Images of the Stones from, say 1972, epitomize that classic fuck-all, mayhem-at-it’s-finest rock and roll. And the Stones ain’t always been friendly. They don’t take any shit, and some could argue they are highly intelligent gangsters. That’s why they’re still around. But, the music always spoke for itself. And they love to play. But in Ole Ole Ole they seemed grateful grandfathers (which they all are) to still be playing music, and their gratitude to the fans appeared palpable.

About 930, the Stones hit the TIAA Bank Field stage. The place went ape shit when they hit the opening chords of “Street Fighting Man”. The adrenaline was high, and then they kicked right into “It’s Only Rock And Roll”. It’s always a great feeling to hear an entire stadium singing along to these songs.

I think after the second song, Mick said, “Hey Jacksonville! We love it here. We remember the Gator Bowl!” The Jacksonville mayor proclaimed July 19, 2019, Rolling Stones day. Throughout the evening Mick made local references, and engaged the crowd. I mean, this guy just had heart surgery, he’s 27 years older than I am and he’s in better shape! He’s a force. The ultimate Rock & Roll front man.  Clearly, Mick was happy to be alive, and happy to be in Jacksonville.

They rolled into “Tumblin’ Dice” next. Then, Mick announced this was part of the show where the fans voted for a song they wanted to hear, which flashed on “these very expensive screens”, and Mick informed us “Monkey Man” won out this evening. “You Can’t Always Get What You Want” of course brought the house down.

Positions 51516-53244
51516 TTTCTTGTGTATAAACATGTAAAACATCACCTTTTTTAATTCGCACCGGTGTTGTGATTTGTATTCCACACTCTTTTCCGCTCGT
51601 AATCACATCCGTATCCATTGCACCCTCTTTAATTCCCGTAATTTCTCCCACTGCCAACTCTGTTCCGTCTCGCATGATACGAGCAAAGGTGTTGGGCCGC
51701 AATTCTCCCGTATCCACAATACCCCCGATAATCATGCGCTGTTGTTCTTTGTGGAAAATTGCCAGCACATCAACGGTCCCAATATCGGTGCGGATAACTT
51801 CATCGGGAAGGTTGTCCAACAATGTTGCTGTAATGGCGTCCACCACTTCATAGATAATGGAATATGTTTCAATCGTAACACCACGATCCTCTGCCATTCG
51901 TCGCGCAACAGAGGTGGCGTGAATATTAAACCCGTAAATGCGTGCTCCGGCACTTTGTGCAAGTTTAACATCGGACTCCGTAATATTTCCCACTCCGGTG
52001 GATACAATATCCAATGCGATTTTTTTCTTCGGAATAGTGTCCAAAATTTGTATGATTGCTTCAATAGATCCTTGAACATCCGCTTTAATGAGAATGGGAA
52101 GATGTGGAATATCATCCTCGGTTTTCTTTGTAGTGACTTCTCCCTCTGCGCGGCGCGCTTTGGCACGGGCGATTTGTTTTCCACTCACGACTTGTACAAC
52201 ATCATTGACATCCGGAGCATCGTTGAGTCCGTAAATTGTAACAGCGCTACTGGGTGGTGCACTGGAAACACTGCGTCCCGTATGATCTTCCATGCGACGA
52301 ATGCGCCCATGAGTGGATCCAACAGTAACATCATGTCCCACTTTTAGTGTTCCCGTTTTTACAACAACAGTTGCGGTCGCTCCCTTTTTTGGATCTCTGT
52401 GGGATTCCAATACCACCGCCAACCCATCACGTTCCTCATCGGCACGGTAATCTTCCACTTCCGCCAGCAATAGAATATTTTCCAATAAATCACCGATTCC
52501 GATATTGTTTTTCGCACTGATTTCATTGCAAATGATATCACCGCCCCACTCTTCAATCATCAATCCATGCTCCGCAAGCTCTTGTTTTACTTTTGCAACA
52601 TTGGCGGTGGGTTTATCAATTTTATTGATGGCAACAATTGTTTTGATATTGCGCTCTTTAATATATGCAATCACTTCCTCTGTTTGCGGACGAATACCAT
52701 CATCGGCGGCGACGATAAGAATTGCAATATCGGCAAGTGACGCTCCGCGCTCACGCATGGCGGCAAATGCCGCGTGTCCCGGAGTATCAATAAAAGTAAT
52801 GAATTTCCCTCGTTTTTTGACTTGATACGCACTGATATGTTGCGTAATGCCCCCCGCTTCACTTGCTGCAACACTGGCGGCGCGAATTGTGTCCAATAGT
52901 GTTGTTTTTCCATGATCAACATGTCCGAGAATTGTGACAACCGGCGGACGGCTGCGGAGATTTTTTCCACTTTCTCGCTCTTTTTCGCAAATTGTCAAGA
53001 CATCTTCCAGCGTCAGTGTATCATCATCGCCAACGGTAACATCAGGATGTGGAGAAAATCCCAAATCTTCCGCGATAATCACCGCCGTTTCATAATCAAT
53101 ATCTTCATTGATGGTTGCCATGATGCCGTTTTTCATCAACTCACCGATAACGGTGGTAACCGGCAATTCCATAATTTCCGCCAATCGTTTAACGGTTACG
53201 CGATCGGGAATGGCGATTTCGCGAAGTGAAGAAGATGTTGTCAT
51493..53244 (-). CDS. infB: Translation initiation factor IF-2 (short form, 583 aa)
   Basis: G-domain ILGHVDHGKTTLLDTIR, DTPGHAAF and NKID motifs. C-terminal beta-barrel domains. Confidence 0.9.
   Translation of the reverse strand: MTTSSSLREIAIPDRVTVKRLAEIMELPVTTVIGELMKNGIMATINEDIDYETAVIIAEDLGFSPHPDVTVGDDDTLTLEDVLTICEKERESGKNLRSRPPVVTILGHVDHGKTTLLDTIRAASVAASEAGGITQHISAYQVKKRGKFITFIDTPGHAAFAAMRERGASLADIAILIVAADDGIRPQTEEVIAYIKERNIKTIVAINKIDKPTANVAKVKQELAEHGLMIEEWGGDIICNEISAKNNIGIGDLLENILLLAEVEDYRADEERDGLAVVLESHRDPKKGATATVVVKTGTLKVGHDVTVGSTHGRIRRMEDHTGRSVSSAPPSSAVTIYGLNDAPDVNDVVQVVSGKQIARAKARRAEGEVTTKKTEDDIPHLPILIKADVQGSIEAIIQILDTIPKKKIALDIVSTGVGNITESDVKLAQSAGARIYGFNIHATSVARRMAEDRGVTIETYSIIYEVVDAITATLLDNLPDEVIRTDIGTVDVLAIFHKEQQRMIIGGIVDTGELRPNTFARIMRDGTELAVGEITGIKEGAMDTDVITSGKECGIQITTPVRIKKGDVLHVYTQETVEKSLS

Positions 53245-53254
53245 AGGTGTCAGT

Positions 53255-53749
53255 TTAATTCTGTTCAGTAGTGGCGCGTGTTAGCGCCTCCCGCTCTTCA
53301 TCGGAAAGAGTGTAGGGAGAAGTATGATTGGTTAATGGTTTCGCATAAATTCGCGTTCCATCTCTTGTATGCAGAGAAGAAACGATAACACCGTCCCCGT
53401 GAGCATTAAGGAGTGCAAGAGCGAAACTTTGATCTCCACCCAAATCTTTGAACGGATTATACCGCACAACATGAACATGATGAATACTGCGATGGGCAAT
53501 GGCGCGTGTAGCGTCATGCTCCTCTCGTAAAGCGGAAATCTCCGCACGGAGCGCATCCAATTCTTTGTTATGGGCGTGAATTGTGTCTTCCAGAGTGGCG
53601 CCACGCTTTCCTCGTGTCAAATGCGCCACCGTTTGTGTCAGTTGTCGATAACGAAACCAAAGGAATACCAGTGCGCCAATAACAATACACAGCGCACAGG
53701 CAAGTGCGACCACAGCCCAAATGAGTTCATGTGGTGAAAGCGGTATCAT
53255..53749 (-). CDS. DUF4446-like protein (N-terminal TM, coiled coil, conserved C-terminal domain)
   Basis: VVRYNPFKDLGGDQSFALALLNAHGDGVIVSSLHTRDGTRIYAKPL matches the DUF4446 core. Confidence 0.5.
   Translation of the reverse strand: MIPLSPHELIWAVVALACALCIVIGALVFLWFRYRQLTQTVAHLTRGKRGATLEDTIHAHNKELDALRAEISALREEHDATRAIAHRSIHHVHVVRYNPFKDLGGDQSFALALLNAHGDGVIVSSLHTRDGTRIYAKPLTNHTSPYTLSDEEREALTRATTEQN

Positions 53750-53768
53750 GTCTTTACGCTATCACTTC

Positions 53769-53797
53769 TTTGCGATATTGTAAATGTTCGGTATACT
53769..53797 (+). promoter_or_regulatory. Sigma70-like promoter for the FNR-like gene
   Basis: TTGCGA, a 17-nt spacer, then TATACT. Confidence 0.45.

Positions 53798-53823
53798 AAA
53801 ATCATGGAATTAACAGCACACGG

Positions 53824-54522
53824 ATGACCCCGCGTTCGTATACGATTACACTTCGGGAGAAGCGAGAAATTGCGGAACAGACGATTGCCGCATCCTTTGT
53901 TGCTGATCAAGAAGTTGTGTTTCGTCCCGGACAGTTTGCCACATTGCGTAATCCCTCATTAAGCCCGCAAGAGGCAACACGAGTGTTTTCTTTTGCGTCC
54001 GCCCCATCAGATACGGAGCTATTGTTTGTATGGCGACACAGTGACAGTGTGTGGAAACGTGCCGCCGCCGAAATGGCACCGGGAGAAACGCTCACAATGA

They walked out to the small stage and played acoustic versions of “Play With Fire” and “Sweet Virginia”. Then dark red lights and mysterious smoke appeared, and you heard the opening rhythms of “Sympathy For The Devil”. And man, at that point I realized this was probably the last time I’d see the Rolling Stones. It was sort of a bummer. Charlie Watts, Ronnie Wood and Georgia-boy Chuck Leavell all played at the highest level as well as bassist Darryl Jones. 

My mind began to wander. How many hours had I spent in the last forty years listening to their music? We all take them for granted, and they won’t be around forever–no one is around forever.

I watched Keith during “Honky Tonk Women”. He was locked in the whole night. He seemed more serious than I’d seen in footage recently. He had the look of a man who knew better than anyone the price the Stones paid to make it to the top of the mountain. Keith sang “Slipping Away” and “Before They Make Me Run” as Mick took his usual two song break. But even Keith had to watch some folks rush to the restroom during his two songs.  This is something non-artists would never understand.

“Gimme Shelter” kept the vintage Stones vibe going, but I knew we were moving towards the end of the show. “Start Me Up” kept the energy level high–the Stones have their setlists down to a science. “Jumpin’ Jack  Flash” served as the last song of the set. 

For the Jacksonville encore, they rendered brilliant versions of “Brown Sugar” and “Satisfaction”.

In some ways, I felt a little melancholy watching those fireworks at the end of the show knowing I’d probably not see the Stones live again.  But, I take my hat off to those guys. Well, done gentlemen…

Anyone with tickets to these upcoming shows, you’ll get a real spoonful of rock & roll. A strong dose…

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(Photo credit by News4Jax)